When it comes to superhero movies, Marvel has had quite the track record over the past few years. Sure, its attempts at the turn of the millennium were somewhat hit or miss, but ever since "Iron Man" kicked off the series of Avengers-themed origin stories, the company has continually managed to "get it right." Thankfully, that trend continues with "Captain America."
Dubbed the "First Avenger," Captain America is one of Marvel's iconic characters. Getting him right is key to both the Avengers franchise and Marvel's comic empire, so there is one notable difference between "Captain America" and most of the other Avengers films: This one is set during World War II. The origin story hasn't been reimagined or rebooted into another time frame, like "Iron Man."
As the story goes, Steve Rogers (Chris Evans) is a sickly, 95-pound weakling with a heart of gold and a patriotic streak to match. He desperately wants to enlist in the army, not because he has a desire to kill anyone, but rather because he feels it is his duty to do so as an American. After getting denied on multiple occasions, Rogers gets his break when Dr. Abraham Erskine (Stanley Tucci) overhears him trying to apply at an enlistment station. Erskine likes Rogers' attitude and brings him in as a potential test subject for the super soldier program.
After a random test with a dummy grenade shows that Rogers is the only one in his platoon with the will to put his life on the line to save his fellow soldiers, he is chosen by Erskine as the first test subject. With a bit of technological know-how provided by Howard Stark (Dominic Cooper), Rogers transforms into the incredibly fit, muscled (and initially shirtless) Captain America.
The action picks up as Nazi spies, who are working for the super-secret HYDRA organization, attack in an attempt to prevent America from creating an army of super soldiers. Although the basics of the story are pretty straightforward if you are familiar with the hero tropes — we see the confused innocent thrust into the hero role slowly learn about himself and develop into the selfless hero — Evans plays the role with such honest naiveté it never seems tired.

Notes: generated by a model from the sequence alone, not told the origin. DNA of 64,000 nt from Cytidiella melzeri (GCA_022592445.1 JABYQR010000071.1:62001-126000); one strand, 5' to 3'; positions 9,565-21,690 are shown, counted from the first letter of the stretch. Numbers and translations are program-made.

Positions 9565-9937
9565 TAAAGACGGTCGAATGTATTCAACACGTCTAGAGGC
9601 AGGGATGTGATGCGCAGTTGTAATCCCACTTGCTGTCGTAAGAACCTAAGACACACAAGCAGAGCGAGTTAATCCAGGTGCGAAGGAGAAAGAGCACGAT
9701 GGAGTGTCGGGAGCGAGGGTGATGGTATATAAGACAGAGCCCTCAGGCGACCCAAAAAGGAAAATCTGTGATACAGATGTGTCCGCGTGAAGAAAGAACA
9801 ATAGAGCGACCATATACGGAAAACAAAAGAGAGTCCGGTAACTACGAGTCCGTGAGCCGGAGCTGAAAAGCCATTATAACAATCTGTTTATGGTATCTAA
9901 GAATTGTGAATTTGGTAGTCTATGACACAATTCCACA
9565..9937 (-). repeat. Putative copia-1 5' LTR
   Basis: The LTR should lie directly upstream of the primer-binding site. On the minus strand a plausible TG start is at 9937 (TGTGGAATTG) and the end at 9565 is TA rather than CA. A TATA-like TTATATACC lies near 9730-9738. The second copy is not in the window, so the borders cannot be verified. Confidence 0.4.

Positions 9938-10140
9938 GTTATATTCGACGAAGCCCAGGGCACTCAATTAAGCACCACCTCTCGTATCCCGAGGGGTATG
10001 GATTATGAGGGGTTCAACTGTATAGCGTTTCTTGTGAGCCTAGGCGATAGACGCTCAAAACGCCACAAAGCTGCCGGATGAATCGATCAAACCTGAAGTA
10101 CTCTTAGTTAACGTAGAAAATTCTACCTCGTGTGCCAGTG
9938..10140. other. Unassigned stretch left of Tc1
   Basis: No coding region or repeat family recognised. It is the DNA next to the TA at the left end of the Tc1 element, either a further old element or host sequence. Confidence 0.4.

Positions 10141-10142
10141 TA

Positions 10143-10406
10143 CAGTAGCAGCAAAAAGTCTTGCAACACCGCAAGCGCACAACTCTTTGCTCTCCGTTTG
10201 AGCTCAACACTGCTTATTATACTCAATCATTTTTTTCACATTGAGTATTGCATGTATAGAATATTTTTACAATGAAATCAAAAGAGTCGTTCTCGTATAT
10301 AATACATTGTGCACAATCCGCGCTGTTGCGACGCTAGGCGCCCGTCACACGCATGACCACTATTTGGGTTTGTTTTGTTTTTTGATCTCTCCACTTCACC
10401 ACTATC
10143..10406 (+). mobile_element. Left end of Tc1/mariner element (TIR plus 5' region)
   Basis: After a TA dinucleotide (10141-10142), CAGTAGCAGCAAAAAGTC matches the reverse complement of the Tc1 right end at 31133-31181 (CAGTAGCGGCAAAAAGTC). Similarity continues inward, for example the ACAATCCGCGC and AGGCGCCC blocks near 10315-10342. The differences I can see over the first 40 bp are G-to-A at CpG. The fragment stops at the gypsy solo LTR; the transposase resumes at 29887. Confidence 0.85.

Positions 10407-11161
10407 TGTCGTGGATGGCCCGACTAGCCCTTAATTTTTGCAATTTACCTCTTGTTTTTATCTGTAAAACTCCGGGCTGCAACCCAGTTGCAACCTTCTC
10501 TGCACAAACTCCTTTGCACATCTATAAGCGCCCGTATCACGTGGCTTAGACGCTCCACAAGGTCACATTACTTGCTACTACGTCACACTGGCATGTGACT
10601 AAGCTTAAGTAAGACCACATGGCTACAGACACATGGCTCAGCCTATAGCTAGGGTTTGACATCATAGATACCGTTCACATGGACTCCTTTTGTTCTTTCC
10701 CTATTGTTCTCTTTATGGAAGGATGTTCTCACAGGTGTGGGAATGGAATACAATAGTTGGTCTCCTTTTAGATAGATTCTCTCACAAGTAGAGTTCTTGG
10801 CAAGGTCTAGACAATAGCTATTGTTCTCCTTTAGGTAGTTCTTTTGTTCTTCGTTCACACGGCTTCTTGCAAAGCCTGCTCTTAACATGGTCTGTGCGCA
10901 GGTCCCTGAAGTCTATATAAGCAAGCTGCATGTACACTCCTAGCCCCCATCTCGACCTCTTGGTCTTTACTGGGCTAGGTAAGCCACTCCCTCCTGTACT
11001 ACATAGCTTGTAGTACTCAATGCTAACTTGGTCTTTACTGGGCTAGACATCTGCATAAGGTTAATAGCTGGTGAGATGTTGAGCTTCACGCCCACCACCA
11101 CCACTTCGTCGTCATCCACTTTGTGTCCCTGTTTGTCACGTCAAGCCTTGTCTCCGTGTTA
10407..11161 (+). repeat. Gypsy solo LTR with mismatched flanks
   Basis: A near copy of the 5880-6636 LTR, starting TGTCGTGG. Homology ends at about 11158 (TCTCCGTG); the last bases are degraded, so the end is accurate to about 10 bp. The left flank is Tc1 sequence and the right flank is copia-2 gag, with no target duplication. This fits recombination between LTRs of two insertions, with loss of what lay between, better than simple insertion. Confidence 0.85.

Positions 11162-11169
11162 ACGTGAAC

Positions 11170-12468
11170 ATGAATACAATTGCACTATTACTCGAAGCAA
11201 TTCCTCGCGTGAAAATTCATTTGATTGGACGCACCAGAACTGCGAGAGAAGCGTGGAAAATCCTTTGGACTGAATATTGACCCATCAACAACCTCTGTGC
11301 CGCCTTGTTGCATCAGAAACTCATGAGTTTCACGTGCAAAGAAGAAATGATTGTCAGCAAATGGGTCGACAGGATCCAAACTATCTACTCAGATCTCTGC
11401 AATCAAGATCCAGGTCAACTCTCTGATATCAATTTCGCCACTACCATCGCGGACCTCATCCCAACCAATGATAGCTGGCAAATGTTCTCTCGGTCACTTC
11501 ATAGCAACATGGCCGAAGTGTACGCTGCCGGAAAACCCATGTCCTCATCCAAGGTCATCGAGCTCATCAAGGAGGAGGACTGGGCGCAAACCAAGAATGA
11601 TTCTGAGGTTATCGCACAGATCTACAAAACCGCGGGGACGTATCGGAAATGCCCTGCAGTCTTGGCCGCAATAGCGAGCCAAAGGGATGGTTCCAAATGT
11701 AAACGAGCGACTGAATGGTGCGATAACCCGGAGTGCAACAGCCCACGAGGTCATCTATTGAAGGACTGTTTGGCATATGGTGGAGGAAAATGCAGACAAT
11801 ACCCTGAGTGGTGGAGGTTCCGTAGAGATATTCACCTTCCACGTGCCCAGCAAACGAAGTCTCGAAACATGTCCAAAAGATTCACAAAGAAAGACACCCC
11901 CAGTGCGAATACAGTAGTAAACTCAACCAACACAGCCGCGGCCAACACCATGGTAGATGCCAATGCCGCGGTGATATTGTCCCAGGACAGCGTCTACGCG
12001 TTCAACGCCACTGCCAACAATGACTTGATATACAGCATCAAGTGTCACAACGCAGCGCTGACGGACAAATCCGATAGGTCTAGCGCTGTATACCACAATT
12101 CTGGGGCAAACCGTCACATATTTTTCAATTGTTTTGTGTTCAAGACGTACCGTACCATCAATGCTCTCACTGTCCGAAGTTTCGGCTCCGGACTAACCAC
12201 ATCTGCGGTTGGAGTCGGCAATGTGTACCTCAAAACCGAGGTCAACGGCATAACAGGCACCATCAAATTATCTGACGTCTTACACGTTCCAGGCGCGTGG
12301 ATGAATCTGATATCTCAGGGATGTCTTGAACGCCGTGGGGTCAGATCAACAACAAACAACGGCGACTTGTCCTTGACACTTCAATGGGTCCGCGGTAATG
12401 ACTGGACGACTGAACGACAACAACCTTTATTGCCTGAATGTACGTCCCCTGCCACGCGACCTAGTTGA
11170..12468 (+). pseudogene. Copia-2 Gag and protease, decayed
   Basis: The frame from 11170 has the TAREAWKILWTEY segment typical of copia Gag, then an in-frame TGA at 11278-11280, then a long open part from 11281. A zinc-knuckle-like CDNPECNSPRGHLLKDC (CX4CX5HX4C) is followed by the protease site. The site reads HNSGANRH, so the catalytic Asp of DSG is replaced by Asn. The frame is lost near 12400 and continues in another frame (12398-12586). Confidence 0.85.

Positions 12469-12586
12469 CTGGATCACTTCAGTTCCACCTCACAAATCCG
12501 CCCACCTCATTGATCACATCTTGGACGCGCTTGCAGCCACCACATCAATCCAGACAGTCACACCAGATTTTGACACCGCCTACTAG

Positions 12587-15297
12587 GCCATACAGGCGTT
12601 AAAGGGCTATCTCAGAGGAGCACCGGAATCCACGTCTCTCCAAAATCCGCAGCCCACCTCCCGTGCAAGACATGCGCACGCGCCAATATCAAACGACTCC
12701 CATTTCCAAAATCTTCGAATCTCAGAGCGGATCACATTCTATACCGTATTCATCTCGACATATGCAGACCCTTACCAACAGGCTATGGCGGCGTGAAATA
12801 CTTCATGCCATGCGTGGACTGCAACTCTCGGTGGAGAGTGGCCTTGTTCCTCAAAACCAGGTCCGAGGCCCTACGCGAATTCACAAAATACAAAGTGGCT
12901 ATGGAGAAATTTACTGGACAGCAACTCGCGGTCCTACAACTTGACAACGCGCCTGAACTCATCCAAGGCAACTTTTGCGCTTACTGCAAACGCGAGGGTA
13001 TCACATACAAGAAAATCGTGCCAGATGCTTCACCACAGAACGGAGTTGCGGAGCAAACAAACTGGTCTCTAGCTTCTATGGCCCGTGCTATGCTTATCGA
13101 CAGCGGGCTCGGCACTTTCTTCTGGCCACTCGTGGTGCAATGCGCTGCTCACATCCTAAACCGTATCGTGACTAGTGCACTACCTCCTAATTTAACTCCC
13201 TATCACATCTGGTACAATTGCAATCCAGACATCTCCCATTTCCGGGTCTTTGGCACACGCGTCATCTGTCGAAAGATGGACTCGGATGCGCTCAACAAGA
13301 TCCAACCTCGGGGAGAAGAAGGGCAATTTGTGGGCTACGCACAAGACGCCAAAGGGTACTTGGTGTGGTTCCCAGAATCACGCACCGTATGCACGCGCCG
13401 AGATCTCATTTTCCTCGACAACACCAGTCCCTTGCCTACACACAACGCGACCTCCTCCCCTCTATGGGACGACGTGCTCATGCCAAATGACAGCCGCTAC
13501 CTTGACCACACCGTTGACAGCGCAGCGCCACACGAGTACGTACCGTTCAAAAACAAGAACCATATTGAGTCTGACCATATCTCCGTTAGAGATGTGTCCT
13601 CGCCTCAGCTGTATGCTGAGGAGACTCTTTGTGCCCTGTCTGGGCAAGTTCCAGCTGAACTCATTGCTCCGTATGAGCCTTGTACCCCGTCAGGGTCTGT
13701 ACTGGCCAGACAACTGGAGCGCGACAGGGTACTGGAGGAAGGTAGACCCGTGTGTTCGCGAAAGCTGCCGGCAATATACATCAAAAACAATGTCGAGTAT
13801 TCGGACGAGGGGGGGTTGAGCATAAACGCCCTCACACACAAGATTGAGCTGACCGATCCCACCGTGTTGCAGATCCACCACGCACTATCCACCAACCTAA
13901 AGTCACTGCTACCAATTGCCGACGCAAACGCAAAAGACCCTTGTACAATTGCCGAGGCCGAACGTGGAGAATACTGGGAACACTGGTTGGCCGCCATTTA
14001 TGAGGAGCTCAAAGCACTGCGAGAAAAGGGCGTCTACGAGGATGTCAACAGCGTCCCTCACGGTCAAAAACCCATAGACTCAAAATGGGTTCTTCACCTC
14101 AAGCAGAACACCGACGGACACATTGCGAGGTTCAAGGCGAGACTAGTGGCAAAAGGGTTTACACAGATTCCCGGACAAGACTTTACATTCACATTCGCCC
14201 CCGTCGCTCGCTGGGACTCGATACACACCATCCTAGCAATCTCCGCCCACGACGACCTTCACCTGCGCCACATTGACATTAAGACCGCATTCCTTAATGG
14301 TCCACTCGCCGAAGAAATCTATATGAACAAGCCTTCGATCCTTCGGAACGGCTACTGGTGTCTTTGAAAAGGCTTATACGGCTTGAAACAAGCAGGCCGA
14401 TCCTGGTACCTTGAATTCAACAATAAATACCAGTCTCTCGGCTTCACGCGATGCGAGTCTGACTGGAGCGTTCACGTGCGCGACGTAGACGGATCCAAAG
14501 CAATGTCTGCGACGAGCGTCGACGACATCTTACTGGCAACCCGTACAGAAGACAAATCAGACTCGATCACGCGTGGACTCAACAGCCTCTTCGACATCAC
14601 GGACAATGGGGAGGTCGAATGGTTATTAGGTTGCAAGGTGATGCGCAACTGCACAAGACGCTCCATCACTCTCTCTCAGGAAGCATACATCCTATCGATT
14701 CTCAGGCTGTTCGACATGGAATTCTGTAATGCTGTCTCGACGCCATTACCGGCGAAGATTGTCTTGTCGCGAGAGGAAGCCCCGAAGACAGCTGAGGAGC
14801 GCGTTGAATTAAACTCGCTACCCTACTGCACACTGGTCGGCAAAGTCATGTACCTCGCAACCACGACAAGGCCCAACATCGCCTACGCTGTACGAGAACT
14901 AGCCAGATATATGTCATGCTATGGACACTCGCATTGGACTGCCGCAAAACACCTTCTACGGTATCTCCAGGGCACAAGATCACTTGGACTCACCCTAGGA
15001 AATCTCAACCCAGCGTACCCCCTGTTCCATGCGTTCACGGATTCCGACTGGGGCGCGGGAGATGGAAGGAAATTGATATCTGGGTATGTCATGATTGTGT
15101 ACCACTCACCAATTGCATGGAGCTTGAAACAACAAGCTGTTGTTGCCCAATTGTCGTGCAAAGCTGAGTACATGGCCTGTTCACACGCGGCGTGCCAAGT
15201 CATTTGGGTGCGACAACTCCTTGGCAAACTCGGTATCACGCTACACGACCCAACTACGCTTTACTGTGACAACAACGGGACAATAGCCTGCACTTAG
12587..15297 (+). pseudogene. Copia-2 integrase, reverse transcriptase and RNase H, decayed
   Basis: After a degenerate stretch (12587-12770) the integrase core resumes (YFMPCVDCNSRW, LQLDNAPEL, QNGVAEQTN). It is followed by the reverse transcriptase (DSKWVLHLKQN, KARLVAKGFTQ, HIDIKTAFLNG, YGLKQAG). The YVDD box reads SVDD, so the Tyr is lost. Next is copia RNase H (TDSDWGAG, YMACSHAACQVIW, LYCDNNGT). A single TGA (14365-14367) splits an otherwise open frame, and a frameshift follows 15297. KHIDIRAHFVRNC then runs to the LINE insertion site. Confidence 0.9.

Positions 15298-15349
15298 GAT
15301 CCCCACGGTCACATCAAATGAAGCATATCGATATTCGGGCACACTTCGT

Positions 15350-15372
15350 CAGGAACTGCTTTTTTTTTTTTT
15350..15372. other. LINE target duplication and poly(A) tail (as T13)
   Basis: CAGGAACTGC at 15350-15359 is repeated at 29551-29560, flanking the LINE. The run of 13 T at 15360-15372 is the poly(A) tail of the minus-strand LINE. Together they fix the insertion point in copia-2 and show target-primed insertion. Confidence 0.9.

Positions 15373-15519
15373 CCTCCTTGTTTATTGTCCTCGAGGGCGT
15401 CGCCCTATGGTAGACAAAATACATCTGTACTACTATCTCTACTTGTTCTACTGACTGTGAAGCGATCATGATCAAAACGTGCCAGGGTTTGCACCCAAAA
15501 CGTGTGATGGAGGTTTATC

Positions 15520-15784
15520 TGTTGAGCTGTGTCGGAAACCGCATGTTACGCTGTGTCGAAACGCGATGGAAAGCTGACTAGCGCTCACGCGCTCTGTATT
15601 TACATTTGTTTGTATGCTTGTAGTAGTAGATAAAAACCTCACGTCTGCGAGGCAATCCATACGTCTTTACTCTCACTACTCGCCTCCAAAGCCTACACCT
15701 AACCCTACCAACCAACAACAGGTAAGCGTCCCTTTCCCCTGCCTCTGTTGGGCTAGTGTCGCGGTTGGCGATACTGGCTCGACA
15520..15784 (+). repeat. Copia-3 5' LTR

The film also manages to avoid the generic Nazi trap thanks to Hugo Weaving's excellent portrayal of the Red Skull. As the first person to try Erskine's formula, he too is augmented like Rogers; however, with the Red Skull, it also augmented his thirst for power. As head of HYRDA, the Red Skull has no use for anyone who opposes his will, including other Nazis.
Playing opposite Evans is Hayley Atwell as British agent Peggy Carter. A self-assured woman who can hold her own in battle (all the while still looking extremely attractive), Carter is an independent woman who's had to make her own way in the male-dominated world of that era. Though she is there as Captain America's love interest, there is never any doubt that the two are always on equal footing.
Despite the strong performances from all of the leads, the actor who steals the show is Tommy Lee Jones as Col. Chester Phillips. Phillips is written as the typical no-nonsense, gruff, skeptical officer, but it is Jones' delivery that makes the character so memorable. No matter what the situation, Phillips is always calm, collected and completely sincere. His matter-of-fact attitude and deadpan delivery make almost every line out of Jones' mouth instantly quotable.
Visually, "Captain America" is grounded in the '40s, looking like it could have been produced back then, not simply set in that time period. HYDRA's base and weapons designs are appropriately comic inspired, looking like a cross between traditional '40s pulp (think "Sky Captain and the World of Tomorrow") and what we saw in Return to Castle Wolfenstein.
Although the film is being shown in 3-D, it's not worth spending any extra to see it. "Captain America" was shot in 2-D and then converted in post-production. The result is a fairly muted effect in most scenes, while others actually exhibited a brief double image on fast-moving vehicles. This is one where you really don't want to bother.
Ultimately, what really makes the film stand out is how well the story mixes action and drama. "Captain America" is not afraid to take risks with the characters, and it pays off in a big way throughout the course of the story. This isn't your typical "action hero blows everything up" movie, and it's all the better for it.
"Captain America: The First Avenger" doesn't quite reach the original "Iron Man" levels of awesome, but it is certainly in the top tier of recent Marvel productions. Today's generation may not be as familiar with Cap as it is with the X-Men, but this movie will help Captain America pick up quite a few new fans.
"Captain America: The First Avenger" is rated PG-13 and has a running time of 2 hours and 4 minutes. It is showing in 2-D and 3-D.
Editor's Note: Captain America: Super Soldier is currently available for the Xbox 360, PlayStation 3, Nintendo DS, 3DS and Wii. Be sure to check out our full video game review to see how it stacks up to the film.
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